Gunmen of the Apocalypse
|"Gunmen of the Apocalypse"|
|Red Dwarf episode|
|Episode no.||Series 6|
|Directed by||Andy de Emmony|
|Written by||Rob Grant & Doug Naylor|
|Original air date||21 October 1993|
"Gunmen of the Apocalypse" is the third episode of series VI of the science fiction sitcom Red Dwarf. It was first broadcast on 21 October 1993, on BBC Two, and went on to win an International Emmy Award. The episode was written by Rob Grant and Doug Naylor, and directed by Andy de Emmony. In the episode, the regular cast find themselves in a computer simulation of a Wild West town, facing a gunfight against the Four Horsemen of the Apocalypse.
Dave Lister takes delight in using a salvaged functioning artificial reality (AR) machine to have sex with various female game characters, but is forced by Kryten to suspend his latest endeavour. Reuniting with Cat and Arnold Rimmer, Lister learns that Starbug has strayed into a Rogue Simulant hunting zone. Despite the crew's best efforts, the ship is discovered by a battle-cruiser of xenophobic simulants that despise humanity, and promptly capture the crew after they fail to deceive them. To the surprise of the group, the simulants upgrade their systems, weapons and armour, intending to battle them for sport, but managed to get destroyed by the crew through pure luck. Before their destruction, the simulants' leader has Starbug infected with an "Armageddon Virus", locking the ship on a suicide course with a large volcanic moon. Kryten infects himself with the virus in order to begin creating a "dove" program to counter it, advising the others to watch his dreams.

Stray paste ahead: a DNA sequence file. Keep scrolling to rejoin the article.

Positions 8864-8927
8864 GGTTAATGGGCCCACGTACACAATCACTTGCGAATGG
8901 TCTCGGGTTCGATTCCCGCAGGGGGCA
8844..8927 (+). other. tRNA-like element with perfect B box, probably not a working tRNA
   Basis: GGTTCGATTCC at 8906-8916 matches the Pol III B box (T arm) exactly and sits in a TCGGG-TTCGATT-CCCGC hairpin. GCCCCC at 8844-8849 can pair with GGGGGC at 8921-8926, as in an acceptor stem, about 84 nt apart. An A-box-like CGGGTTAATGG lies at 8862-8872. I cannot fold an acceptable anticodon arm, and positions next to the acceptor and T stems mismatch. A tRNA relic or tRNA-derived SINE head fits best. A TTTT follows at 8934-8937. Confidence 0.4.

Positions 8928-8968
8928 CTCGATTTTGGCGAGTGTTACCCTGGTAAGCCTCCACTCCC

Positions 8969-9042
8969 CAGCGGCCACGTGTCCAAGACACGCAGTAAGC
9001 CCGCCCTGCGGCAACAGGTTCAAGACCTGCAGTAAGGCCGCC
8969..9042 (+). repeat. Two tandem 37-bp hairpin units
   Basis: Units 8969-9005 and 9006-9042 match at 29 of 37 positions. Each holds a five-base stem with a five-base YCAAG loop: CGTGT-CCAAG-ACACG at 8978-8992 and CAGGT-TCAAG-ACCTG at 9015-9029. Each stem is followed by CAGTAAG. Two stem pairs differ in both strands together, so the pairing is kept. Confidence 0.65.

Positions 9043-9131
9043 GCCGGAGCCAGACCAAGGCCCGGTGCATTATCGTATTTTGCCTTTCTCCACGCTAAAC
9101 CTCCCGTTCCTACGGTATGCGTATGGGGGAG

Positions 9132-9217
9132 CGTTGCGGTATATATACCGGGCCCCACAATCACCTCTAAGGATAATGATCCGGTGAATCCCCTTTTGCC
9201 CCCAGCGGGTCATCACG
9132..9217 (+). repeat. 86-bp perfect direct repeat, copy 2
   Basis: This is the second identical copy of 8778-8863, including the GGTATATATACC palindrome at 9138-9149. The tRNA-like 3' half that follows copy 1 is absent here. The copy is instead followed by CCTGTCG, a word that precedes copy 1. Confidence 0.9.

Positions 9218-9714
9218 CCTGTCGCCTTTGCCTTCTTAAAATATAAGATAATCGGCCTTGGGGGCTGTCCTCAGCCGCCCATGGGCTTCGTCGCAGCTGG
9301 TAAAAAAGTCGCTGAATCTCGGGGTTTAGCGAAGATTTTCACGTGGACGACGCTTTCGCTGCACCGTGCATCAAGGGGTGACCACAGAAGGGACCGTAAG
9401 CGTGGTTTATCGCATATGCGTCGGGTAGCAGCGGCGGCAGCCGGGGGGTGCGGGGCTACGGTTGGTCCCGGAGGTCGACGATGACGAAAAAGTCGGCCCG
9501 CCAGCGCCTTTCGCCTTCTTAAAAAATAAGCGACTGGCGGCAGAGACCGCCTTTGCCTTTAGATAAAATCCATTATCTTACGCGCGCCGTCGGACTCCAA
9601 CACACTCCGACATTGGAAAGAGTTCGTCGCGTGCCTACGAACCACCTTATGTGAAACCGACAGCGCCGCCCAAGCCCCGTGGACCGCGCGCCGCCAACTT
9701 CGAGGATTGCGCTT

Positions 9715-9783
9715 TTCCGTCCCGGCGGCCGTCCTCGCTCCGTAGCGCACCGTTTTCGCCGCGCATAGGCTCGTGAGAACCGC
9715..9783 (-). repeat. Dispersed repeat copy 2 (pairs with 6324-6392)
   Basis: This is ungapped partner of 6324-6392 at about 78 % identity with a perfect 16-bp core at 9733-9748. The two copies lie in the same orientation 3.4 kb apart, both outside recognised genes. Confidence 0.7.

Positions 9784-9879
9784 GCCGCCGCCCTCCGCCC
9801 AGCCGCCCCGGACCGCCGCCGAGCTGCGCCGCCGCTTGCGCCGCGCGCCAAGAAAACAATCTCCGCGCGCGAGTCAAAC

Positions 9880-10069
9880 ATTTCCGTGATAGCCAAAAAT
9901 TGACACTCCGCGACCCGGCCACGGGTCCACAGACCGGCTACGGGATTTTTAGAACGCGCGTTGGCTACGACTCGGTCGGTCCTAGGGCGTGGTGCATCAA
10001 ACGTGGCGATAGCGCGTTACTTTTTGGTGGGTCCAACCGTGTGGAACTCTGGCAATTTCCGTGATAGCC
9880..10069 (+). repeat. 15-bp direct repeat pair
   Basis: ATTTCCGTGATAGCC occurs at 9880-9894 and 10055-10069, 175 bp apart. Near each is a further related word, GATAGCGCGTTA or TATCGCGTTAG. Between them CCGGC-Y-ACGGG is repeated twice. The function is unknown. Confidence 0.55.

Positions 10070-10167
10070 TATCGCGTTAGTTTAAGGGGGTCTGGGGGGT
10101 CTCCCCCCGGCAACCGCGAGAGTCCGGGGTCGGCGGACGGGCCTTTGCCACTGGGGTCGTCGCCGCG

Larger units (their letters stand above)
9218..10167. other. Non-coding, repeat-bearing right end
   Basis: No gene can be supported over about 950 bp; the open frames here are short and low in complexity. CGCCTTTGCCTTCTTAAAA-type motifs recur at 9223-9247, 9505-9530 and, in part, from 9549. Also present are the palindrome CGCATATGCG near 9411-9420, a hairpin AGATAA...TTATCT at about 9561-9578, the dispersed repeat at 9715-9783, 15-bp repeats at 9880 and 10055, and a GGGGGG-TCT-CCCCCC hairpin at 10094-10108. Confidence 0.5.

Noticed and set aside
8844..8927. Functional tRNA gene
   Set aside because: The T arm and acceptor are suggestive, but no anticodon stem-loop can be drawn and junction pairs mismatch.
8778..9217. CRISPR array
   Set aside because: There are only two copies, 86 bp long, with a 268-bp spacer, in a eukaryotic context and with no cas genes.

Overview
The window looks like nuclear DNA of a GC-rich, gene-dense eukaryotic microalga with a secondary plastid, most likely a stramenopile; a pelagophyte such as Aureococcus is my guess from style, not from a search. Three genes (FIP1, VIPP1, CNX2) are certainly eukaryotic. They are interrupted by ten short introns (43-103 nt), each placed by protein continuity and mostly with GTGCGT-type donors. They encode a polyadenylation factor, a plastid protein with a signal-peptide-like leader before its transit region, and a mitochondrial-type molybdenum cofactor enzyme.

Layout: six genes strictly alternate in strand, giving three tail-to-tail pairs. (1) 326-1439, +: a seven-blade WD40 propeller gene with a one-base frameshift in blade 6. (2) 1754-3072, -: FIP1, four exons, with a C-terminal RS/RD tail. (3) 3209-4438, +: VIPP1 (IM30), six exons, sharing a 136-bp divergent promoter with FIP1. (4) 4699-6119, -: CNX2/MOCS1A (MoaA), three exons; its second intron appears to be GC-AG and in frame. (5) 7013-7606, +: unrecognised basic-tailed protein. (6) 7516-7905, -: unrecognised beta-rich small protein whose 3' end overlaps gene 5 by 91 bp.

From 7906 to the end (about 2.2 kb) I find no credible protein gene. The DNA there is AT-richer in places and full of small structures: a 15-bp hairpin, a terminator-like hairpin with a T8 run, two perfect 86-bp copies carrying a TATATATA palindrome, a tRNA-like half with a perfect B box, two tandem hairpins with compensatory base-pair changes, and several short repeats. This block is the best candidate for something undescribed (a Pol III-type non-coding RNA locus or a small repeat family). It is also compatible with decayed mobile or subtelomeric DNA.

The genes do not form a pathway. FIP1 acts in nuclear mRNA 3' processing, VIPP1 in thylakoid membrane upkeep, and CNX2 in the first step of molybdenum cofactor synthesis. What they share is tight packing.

The group find Kryten combating the virus within a Wild West dream, in which the mechanoid is a burnt-out sheriff in a town called Existence, while the virus operating as outlaw gang called the Apocalypse Boys, consisting of Famine, Pestilence, War, and Death. Seeing him losing, Lister, Rimmer and Cat opt to help him by entering his dream through the AR machine, utilising the abilities of characters from a Wild West-styled video game. Upon arriving and getting Kryten to recognise them, the trio distract the Apocalypse Boys to give him time to create his antidote, escaping the dream when the virus infects the AR machine. Kryten successfully completes the program, cleansing himself of the virus, before using it to free the ship from the virus' control. Starbug plunges into the moon, but resurfaces a few seconds later unscathed, with the crew giving an appropriate "Yeeha!" before flying off into the sunset.